From April 23 to May 7, SF International suffuses the Bay Area with world and North American premieres, titles hot off the fest circuit and a surfeit of tributes, guest programming and many-faceted sidebars.
This looks to be among the fest’s juiciest slates yet. As previously announced, Alex Gibney’s unsparing documentary “Steve Jobs: The Man in the Machine” will open SFIFF, with buzzy Sundance premieres “The End of the Tour” and “Experimenter” rounding out the Centerpiece and Closing Night slots, respectively. Also already announced are tributes to Guillermo del Toro and Richard Gere, a new performance piece by Miranda July and more (below).
SFIFF has also generously programmed films from last year’s Cannes and Fall festivals, and more from this year’s Sundance and SXSW. On the narrative side, we’ll see: mumblecore granddaddy Andrew Bujalski’s “Results,” brazen dark road comedy “Entertainment” (Rick Alverson), Bill Pohlad’s poignant Brian Wilson biopic “Love and Mercy,” Guy Maddin’s rebellious avant-garde outing “The Forbidden Room,” Mia Hansen-Love’s house music coming-of-ager “Eden,” the US premiere of “Mr. Holmes,” Bertrand Bonello’s unsung French Oscar submission “Saint Laurent,” Lisandro Alonso’s polarizing tone poem “Jauja,” Rania Attieh and Daniel Garcia’s eerie Independent Spirit winner “H.” and much more.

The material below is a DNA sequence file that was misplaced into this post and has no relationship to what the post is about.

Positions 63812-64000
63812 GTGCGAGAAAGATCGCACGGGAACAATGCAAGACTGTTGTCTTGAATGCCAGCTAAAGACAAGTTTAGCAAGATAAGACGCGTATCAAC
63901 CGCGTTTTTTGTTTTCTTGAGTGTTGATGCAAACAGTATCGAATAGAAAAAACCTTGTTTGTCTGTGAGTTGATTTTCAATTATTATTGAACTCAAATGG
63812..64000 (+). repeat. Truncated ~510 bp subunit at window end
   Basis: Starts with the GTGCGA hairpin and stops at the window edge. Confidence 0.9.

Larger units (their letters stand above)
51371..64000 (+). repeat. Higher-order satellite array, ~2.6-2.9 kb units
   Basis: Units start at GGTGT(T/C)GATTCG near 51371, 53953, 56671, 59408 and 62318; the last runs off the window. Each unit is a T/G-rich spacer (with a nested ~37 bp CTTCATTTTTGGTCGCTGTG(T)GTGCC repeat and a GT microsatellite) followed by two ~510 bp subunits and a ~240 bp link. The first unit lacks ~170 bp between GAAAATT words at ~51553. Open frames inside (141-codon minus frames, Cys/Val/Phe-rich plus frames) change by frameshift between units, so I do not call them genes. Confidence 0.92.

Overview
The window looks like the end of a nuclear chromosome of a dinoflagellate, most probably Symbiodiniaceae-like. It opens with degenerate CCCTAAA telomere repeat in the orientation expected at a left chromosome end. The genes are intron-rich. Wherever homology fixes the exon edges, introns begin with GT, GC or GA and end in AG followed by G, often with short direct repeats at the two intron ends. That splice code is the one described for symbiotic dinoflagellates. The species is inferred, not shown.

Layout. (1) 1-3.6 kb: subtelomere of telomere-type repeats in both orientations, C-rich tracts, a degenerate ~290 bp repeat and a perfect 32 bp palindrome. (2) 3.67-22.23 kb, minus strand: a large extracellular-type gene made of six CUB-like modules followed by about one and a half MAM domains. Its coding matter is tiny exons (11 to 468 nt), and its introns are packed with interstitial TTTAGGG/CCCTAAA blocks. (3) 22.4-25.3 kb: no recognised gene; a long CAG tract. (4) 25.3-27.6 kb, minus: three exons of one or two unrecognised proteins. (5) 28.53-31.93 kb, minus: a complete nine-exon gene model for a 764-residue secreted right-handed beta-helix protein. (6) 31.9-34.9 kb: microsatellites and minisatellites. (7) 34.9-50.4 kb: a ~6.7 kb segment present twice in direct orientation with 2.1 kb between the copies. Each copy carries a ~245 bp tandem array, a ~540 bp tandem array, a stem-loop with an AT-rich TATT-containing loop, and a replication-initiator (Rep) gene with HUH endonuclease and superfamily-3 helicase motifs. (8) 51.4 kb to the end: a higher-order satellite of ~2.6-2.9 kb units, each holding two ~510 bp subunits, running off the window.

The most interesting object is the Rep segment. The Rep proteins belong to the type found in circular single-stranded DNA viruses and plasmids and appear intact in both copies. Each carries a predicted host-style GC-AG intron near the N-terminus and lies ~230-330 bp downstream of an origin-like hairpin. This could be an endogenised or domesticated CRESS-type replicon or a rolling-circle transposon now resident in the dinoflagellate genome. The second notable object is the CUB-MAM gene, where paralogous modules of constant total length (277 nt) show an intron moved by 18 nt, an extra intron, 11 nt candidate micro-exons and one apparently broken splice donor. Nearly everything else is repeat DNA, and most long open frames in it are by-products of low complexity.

Documentaries include: Morgan Neville and Robert Gordon’s charming Vidal vs. Buckley study “Best of Enemies,” Laura Gabbert’s gently touching portrait of LA Times food critic Jonathan Gold “City of Gold,” Stevan Riley’s Brando doc “Listen to Me Marlon,” Liz Garbus’ “What Happened, Miss Simone?,” Albert Maysles’ penultimate film “Iris” and more. SFIFF also hosts the world premiere of filmmaker Jody Shapiro’s “Isabella Rossellini’s Green Porno Live!” which follows the actress on the road with her traveling series imitating the mating habits of animals including whales, spiders and praying mantises. Sold.
On the retrospective side, coming down the pike from Berlin is Mark Christopher’s scandalous “54: The Director’s Cut,” the long lost, gritty, supposedly masterpiece version of the 1998 sex odyssey starring Ryan Philippe as a pretty boy pulled into the illicit nether regions of the titular Studio 54. Later, film programmer Rachel Krushner will present a 35mm restoration of Barbara Loden’s verite working-class drama “Wanda” from 1970.
To celebrate Alamo Drafthouse’s forthcoming, first-ever San Francisco location, SFIFF has invited Tim League to guest curate and co-host Dark Wave, the fest’s new late-night genre sidebar. Films include the slow-burning torture thriller “Goodnight Mommy,” which League called his favorite film out of Toronto 2014, giallo throwback “The Editor” and car-chase thriller “Cop Car.”
Meanwhile, “2001: A Space Odyssey”‘s VFX pioneer Douglas Trumbull has big shoes to fill when he delivers this year’s State of Cinema Address during the festival’s second weekend. Director Steven Soderbergh rocked the house back in 2013 when he gave his own industry analysis. Trumbull will speak about film technology and the future of the movie-viewing experience.
More of SF International Film Festival’s previously announced programs, including the narrative and doc competition sections, below. Head over to the San Francisco Film Society website for the complete lineup.